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Tuesday, April 16, 2024
The Observer

Am I my own person?

At 1:45 p.m. on Tuesdays and Thursdays, I get lunch with my friend at South Dining Hall. Afterward, we get acai refreshers at Starbucks and head to the library. Once we find a table, we each put in our airpods, play a song by The 1975 and start a game of Minesweeper. All of this is done in almost mime-like mimicry. 

On one of these Tuesdays or Thursdays, as I was rapidly sweeping mines, I took a moment to contemplate what I was doing. Here I was listening to the 1975, a band my friend was a big fan of but one I never really cared for. Not to mention the Starbucks cup on the table, a drink my friend loved but something I never used to waste flex points on. But now, Apple Music just informed me that The 1975 was my fifth most listened-to artist of the year, and probably half my flex points have gone straight to Starbucks. From the things I say, the clothes I wear, the way I think, the food I eat and the jokes I make, aspects of my friends shine through. As I realized just how much I have been influenced by my friends, I began to wonder, is it even possible to be my own person? 

My slow molding into my friends is the result of the social proximity effect. Humans are social creatures. We are highly influenced by the people we interact with and adopt the behaviors of those around us. It's likely you and your friends talk similarly, shop at the same places, eat the same foods, and practice similar habits. This is not the result of peer pressure, which involves a deliberate choice to fit in. Rather, this is largely an unconscious incorporation of social cues that inform one’s behavior. One of the biggest ways my friends have secretly infiltrated my personality is through my vocabulary. Thanks to my friends, I say “probs” quite frequently these days, despite the fact that I find it really annoying. Beyond vocabulary, I recently placed an order at Gap, a store I never shop at, but one that my friend raves about. I was never much of a fan of Culver's, but thanks to my Wisconsin friends, I now frequent it. And despite having never seen the film, I even quote “The Hunger Games” because my friends talk about it so much. And this is just the tip of the iceberg.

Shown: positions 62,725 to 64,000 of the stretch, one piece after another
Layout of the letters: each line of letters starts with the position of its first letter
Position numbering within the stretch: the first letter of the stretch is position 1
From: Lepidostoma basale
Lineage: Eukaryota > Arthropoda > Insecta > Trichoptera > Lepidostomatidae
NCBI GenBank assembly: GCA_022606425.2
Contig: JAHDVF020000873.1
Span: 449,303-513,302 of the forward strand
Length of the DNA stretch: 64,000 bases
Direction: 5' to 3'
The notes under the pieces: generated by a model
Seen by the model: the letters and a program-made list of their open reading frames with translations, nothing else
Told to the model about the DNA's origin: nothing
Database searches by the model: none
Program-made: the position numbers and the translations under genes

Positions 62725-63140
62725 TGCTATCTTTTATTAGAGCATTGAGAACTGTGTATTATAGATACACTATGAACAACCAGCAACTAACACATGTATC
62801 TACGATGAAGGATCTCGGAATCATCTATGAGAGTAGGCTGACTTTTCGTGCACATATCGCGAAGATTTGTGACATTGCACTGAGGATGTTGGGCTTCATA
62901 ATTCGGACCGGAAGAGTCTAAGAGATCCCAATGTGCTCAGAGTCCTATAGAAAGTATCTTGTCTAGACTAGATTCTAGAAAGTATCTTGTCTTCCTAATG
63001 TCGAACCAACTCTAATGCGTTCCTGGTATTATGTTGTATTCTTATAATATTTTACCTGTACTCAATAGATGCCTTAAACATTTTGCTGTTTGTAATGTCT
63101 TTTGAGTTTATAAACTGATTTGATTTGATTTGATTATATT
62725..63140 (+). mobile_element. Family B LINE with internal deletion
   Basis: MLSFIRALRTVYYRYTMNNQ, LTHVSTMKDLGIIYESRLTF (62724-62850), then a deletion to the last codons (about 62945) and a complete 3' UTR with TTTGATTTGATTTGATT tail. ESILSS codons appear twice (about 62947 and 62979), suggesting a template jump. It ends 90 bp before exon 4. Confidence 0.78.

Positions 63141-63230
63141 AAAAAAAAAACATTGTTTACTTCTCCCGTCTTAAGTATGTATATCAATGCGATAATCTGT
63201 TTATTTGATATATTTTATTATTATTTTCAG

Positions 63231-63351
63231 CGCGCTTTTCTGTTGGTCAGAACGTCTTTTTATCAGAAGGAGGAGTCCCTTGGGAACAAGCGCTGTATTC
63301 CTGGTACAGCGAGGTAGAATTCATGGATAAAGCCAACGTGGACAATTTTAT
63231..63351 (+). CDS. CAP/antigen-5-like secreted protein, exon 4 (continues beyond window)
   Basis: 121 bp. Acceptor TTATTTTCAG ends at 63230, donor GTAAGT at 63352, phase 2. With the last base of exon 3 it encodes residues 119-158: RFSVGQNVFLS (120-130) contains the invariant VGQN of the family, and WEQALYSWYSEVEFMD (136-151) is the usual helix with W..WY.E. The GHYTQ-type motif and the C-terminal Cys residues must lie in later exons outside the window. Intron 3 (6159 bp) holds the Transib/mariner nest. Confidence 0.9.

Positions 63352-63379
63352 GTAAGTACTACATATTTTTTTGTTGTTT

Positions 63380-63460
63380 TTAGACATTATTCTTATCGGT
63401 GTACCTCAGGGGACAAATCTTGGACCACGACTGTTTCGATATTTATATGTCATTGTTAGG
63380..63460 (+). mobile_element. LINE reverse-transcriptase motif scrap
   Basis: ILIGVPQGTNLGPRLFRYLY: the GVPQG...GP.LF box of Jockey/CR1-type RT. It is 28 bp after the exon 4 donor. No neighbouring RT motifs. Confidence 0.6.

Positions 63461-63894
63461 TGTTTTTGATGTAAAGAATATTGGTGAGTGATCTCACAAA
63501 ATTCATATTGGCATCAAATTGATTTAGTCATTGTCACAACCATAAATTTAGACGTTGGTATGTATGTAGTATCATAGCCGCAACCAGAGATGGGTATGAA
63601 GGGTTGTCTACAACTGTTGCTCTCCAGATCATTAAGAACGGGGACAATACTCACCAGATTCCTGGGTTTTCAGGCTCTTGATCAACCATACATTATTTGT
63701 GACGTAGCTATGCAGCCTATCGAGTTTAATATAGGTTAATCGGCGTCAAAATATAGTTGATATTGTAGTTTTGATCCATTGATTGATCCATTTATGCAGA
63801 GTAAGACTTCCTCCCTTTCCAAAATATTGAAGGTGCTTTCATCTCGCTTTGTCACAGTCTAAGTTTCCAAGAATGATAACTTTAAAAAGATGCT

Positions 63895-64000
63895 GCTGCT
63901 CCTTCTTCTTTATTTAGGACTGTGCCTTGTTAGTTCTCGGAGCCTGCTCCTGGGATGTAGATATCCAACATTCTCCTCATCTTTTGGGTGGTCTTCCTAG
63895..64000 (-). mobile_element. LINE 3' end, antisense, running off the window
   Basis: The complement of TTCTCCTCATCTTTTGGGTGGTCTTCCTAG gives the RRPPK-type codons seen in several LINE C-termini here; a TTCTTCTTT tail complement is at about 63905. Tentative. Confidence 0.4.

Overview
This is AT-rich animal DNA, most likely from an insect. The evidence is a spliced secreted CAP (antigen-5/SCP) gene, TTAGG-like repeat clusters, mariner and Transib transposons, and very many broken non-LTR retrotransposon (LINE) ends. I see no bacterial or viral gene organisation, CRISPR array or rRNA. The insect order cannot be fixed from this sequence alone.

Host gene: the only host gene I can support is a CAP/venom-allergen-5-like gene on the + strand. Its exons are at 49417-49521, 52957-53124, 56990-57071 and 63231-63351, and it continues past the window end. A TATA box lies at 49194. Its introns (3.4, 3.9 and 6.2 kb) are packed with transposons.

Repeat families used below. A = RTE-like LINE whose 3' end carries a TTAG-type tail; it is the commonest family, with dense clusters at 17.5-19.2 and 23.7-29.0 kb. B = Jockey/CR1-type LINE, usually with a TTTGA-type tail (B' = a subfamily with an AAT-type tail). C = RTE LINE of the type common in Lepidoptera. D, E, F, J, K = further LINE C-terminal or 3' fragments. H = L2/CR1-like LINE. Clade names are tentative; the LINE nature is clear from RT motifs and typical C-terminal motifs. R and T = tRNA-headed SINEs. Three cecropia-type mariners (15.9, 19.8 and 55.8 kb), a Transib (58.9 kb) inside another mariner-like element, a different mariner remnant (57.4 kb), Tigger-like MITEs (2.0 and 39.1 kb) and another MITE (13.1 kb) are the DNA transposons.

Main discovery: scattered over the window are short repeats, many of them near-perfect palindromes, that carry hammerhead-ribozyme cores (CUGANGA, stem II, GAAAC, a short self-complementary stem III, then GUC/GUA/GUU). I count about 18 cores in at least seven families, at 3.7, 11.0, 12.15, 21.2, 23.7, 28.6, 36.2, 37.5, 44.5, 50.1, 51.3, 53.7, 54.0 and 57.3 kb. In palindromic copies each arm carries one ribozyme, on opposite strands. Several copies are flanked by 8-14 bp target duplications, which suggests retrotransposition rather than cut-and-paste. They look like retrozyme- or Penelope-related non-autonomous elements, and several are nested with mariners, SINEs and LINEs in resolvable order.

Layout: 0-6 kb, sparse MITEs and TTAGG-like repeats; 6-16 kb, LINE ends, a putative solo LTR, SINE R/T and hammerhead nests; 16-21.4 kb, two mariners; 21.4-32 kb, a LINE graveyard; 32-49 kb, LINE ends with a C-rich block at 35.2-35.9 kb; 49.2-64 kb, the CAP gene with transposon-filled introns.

Yet this assimilation makes sense. In college, we all live such similar lives that it’s hard to remain distinct. My friends and I get dinner at the same time, eat at the same circle table in North Dining Hall, head to the same spot in the library, make the same jokes and recount the same stories when we’re too bored to study. With this much time together, we’re bound to become somewhat alike. But on a more creepy level, some studies suggest that my friends and I may even start to look alike. When people spend lots of time together, they use similar facial expressions such as frowning, looks of disgust, laughing and smiling. This causes wrinkles to develop in similar places and friends may begin to have similar facial patterns. With all this said, it’s clear that our friends have a notable impact on us. 

This impact can have significant consequences. Studies have shown that habits such as eating healthy, smoking, drinking, exercising and more are heavily influenced by who we surround ourselves with. For example, a person’s chances of becoming obese increase by 57% if they have a friend who becomes obese. Furthermore, our friend’s disposition makes a big difference in our own moods and emotions. When I asked my friends in what ways they think we have influenced each other, one of them responded that thanks to us, he has “a more cynical and pessimistic outlook on life.” I like to think he’s joking, but if not he might want to reevaluate his choice of friends. Studies show that eliminating 10% of unhappy people in your life will have dramatic impacts on mood and disposition. It is important to harness the social proximity effect in order to live your healthiest and happiest life. 

In the end, as much as I like to think that I’m my own free-thinking person with control over who I become, it is impossible to remain unchanged by those around me. But I think this is the point. Friendship involves letting go of a little bit of our individuality to make space for someone else in our lives. I love and admire the people I call my friends, and it makes me happy to think that I have a small part of them in my own personality.

Allison Abplanalp is a sophomore finance and accounting major. If she could change one thing about the English language, she would make "a lot" one word. Her least favorite month is March because every year she is devastated when she fails to pick the perfect march madness bracket.

The views expressed in this column are those of the author and not necessarily those of The Observer.